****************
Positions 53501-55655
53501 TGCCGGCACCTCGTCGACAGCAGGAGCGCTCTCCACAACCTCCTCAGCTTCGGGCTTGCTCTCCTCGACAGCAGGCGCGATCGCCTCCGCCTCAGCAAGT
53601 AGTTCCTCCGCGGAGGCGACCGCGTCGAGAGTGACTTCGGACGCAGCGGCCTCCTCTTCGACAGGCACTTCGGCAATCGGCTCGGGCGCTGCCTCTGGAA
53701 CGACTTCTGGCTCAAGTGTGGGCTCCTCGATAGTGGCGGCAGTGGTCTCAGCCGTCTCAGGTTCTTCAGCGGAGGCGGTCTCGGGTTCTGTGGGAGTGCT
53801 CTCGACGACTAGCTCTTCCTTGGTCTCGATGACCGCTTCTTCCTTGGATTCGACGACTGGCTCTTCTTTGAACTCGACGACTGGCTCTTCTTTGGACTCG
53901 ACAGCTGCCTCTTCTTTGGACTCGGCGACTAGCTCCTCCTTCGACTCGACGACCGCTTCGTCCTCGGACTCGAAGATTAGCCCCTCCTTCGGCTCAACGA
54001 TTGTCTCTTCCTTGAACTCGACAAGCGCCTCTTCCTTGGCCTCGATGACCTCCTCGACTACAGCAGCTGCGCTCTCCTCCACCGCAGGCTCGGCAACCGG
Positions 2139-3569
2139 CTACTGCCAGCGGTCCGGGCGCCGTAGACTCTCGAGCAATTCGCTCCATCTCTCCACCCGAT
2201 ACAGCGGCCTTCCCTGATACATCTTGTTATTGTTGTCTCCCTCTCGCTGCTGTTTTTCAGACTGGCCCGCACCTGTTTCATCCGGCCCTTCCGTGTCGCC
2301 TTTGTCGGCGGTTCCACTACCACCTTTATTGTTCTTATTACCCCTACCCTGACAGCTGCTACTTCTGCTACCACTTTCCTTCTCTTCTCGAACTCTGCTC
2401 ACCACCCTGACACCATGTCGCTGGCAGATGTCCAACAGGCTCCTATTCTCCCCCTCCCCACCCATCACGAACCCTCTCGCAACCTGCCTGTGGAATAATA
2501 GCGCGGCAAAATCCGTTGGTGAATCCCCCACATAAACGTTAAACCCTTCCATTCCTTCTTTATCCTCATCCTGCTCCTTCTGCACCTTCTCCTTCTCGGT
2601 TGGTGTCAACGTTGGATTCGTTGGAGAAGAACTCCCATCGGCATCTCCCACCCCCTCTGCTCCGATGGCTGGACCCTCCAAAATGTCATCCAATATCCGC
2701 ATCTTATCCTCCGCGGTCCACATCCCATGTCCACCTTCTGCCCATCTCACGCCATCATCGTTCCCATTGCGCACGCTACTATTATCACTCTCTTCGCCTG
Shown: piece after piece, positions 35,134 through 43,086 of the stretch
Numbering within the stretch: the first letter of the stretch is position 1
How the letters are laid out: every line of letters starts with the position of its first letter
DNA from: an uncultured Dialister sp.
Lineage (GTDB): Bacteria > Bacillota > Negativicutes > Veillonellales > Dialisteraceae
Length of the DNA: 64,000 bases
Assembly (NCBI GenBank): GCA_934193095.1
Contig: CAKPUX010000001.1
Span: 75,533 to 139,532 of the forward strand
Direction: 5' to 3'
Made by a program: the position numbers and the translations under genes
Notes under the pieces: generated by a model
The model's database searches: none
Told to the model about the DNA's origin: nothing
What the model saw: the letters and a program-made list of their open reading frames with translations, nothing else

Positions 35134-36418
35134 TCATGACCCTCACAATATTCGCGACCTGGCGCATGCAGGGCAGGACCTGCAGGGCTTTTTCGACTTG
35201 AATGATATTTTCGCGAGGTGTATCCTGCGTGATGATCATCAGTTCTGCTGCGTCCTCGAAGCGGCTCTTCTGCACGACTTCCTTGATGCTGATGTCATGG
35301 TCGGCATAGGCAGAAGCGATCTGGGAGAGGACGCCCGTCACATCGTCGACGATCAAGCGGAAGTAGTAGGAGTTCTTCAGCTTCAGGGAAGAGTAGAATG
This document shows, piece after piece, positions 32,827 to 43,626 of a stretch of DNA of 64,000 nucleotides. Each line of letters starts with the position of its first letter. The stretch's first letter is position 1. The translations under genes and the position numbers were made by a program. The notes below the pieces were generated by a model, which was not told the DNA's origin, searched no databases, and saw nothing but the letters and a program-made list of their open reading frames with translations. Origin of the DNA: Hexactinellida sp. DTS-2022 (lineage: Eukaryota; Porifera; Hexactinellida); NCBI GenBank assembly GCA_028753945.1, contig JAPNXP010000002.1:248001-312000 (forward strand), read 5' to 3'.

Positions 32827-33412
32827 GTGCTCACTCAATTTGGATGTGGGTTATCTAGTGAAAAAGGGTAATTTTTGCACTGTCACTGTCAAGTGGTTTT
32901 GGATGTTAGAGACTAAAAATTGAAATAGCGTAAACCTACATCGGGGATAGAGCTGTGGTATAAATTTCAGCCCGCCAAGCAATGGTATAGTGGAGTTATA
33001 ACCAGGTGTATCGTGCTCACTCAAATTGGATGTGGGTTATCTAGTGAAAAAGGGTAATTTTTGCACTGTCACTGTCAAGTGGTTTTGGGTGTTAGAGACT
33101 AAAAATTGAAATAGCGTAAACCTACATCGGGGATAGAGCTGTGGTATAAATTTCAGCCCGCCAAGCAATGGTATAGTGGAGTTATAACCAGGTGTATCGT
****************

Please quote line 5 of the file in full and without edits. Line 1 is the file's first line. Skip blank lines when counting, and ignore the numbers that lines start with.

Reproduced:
53801 CTCGACGACTAGCTCTTCCTTGGTCTCGATGACCGCTTCTTCCTTGGATTCGACGACTGGCTCTTCTTTGAACTCGACGACTGGCTCTTCTTTGGACTCG